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Extreme Heat to Sear Southwest, Plains: Phoenix Could Approach 120 Degrees
By Chris Dolce
Dangerous and potentially deadly heat will spread toward the Southwest this weekend while continuing to impact parts of the Plains and South.
Some cities have already received record-breaking temperatures this week:
- Columbia, Missouri, broke its old record high of 96 degrees (set in 1952) by reaching 99 degrees on Wednesday.
- Des Moines, Iowa, tied its old record high of 96 degrees (set in 1913) on Wednesday.
The most extreme heat in the coming days will be in the Desert Southwest where highs could climb to near 120 degrees, including in Phoenix, where it hasn't been that hot in more than 20 years. The National Weather Service in Phoenix said that heat of this magnitude in their area is rare, dangerous and deadly. Additionally, some cities in the Southwest may get within a few degrees of their all-time record highs for any calendar day in history.
Heat advisories, excessive heat warnings and excessive heat watches have been issued by the National Weather Service for parts of the Mississippi Valley, Plains and the Southwest.
An expansive area of high pressure in the mid-levels of the atmosphere that is taking shape from the central states into Southwest is responsible for the torrid temperatures. When this pattern occurs, the air sinks and warms and the result is very few clouds and extremely high temperatures.
Below are the details on the heat.
Desert Southwest: Hottest in 20+ Years For Some?
High temperatures in the 110s and possibly approaching or exceeding the 120s, will be common in the Desert Southwest starting this weekend and continuing into early next week. Not only that, there won't be much relief from the heat at night with lows staying in the 80s in some areas.
Here are a few notables about the heat, which could reach levels not seen in 20+ years in some locations.
- There is a chance Phoenix could get near 120 degrees on Sunday or next Monday. Phoenix has not hit 120 degrees since July 28, 1995, when it peaked at 121 degrees. The all-time record high in the city is 122 degrees on June 26, 1990.
- Even if the 120-degree mark is not reached, it's likely Phoenix will set some daily record highs. The current standing daily record high temperature in the city Sunday, Monday and Tuesday is 115 degrees each day.
- Low temperatures in Phoenix will only drop into the 80s Sunday, Monday and Tuesday morning.
- The temperature in Tucson has not been as high as 113 degrees in more than 20 years, last occurring in July 1995, according to the National Weather Service.
- It's possible the city could flirt with 115 degrees Sunday into Monday, which has only been reached or exceeded there four times dating back to 1894. The all-time record high in Tucson is 117 degrees.
- Highs in the 110s possible early next week, potentially challenging some daily record highs.
- Lows may only fall into the low to mid 80s early next week.
- Highs in the low 100s are possible this weekend into next week. Daily record highs will be within reach.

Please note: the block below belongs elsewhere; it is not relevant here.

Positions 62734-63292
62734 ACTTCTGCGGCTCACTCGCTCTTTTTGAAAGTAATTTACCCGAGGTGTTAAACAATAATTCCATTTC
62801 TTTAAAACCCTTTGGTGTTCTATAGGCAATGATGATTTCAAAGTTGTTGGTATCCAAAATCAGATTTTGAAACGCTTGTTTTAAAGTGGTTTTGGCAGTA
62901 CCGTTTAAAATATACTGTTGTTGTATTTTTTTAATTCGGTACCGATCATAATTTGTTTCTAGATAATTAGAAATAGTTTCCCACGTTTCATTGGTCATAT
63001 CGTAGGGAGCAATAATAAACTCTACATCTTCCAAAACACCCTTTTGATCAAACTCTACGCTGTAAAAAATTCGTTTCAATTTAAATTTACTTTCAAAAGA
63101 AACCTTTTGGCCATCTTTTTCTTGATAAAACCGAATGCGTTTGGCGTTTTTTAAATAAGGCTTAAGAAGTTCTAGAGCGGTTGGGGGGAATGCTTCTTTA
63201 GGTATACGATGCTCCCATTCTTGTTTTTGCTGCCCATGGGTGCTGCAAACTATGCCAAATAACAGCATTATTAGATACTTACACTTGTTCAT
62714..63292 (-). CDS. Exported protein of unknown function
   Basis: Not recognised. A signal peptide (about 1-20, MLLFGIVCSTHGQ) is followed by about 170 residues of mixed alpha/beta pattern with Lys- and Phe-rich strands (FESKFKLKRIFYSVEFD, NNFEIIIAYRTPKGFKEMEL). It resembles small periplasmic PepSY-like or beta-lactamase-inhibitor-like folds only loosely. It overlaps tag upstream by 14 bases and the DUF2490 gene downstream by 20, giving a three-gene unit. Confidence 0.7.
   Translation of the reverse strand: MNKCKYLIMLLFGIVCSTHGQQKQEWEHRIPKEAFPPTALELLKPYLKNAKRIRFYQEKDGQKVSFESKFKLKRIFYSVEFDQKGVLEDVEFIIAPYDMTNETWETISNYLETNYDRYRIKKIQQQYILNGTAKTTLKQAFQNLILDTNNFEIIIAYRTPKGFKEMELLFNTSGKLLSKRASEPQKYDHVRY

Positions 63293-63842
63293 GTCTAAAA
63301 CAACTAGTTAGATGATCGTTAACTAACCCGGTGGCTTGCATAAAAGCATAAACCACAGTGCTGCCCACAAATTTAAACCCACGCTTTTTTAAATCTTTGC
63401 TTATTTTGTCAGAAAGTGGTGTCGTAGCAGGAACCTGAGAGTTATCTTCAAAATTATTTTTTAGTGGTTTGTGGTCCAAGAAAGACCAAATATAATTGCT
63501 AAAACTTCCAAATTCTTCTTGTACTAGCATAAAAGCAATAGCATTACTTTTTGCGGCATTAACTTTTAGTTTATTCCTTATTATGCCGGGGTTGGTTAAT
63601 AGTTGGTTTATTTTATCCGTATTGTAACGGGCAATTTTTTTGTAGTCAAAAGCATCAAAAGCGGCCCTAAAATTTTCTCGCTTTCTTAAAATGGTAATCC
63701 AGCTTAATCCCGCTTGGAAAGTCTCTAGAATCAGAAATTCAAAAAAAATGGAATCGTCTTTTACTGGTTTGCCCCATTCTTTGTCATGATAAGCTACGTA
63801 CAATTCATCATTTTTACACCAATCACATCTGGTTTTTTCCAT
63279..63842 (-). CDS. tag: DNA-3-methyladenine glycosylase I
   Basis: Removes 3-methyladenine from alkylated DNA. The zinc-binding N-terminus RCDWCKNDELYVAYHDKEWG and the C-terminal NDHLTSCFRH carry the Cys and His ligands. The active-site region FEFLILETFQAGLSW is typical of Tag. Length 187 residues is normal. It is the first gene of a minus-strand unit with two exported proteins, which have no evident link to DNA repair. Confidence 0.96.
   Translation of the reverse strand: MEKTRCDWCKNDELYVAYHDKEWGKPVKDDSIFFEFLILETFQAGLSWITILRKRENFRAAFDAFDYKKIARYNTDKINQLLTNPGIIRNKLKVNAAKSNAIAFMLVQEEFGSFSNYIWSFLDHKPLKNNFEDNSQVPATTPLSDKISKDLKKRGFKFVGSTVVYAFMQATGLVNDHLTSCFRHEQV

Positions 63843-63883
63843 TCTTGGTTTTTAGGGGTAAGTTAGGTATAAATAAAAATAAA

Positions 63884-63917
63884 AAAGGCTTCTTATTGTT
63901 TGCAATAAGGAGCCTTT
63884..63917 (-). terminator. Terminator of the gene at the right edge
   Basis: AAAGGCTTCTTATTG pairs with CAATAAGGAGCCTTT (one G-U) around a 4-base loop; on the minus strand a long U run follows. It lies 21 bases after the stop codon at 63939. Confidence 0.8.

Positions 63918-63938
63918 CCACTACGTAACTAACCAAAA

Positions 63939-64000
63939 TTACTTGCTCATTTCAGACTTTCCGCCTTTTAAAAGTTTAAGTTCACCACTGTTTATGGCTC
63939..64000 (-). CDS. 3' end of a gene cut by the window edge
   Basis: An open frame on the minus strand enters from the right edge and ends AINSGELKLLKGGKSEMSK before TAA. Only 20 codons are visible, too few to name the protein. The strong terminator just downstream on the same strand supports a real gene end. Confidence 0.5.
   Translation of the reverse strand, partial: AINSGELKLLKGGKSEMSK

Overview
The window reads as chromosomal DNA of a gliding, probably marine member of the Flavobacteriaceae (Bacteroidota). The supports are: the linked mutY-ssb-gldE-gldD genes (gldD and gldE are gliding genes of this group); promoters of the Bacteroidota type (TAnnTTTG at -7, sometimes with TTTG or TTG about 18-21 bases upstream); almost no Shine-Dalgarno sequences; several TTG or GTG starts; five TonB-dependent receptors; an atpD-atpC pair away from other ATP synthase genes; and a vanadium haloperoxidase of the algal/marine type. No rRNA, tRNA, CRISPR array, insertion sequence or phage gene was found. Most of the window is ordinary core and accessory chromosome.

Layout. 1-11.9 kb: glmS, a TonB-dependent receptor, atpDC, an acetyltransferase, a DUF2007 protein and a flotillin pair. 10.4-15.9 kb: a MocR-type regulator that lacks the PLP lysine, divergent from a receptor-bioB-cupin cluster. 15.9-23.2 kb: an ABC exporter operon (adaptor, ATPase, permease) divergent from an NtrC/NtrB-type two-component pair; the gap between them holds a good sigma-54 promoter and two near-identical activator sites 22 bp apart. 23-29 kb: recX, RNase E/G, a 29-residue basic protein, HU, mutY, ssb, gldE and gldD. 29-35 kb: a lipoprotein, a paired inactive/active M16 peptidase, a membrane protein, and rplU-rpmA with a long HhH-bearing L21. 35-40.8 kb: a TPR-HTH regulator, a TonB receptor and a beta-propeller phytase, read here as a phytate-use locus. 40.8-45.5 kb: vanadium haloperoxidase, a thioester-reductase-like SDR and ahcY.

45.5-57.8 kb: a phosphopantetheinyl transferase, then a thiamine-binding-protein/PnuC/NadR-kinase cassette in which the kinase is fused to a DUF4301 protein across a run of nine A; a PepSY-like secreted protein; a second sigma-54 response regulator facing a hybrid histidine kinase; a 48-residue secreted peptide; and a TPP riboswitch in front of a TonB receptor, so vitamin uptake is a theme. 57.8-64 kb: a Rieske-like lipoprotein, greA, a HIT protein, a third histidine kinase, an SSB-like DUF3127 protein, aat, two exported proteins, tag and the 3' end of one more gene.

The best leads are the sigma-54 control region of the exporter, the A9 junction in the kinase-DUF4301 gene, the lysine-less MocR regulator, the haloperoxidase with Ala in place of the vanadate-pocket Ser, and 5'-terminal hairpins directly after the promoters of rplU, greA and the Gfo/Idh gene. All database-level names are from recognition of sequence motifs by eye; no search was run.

The early part of the summer months (June-August) is when the Southwest typically sees its hottest weather. This is before monsoonal moisture arrives, contributing to the development of showers and storms later in summer.
100s in Southern California
Parts of Southern California inland from the coast will also see very hot temperatures this weekend into early next week.
- Highs downtown are likely to be in the middle or upper 90s on Sunday into Monday.
- Triple-digit heat is likely slightly farther inland in Anaheim, Ontario, Riverside and Pasadena.
- Inland valleys away from the coast, highs may push into the 90s or low 100s.
Interior Southern California Deserts:
- High temperatures will push toward the 110s this weekend and may even reach or exceed 120 degrees, including in Palm Springs and Imperial.
Plains, Midwest Heat
The expansive ridge of high pressure will also continue to bring widespread middle 90s to low 100s throughout parts of the Plains and Midwest at times into this weekend. Hot temperatures will also extend into the Southeast through late-week.
Heat index or the "feels like" temperature, will be in the 105-115 degree range for parts of the Plains and South.
Excessive heat warnings are in effect for northern Oklahoma and the Kansas City metropolitan area through Friday.
In some cases, daily record high temperatures will be within reach. Here are a few cities that may come within a few degrees of their record high for the day indicated.
How to Prepare For Extreme Heat
This type of heat can be life-threatening for some, especially if you aren't adequately prepared. Remember: heat-related illnesses, such as heat exhaustion and heat stroke, are possible under these extreme conditions. If you are traveling with young children or pets, please do not leave them unattended in a hot vehicle.
The National Weather Service has issued some great heat safety tips.
- Drink before you are thirsty.
- Do not leave kids or pets in the car, even for a minute.
- Reduce time in the sun.
- Avoid strenuous activity; postpone outdoor activities.
- Seek air-conditioned buildings.
- Help the elderly, kids and pets stay cool.
- Keep window blinds closed.
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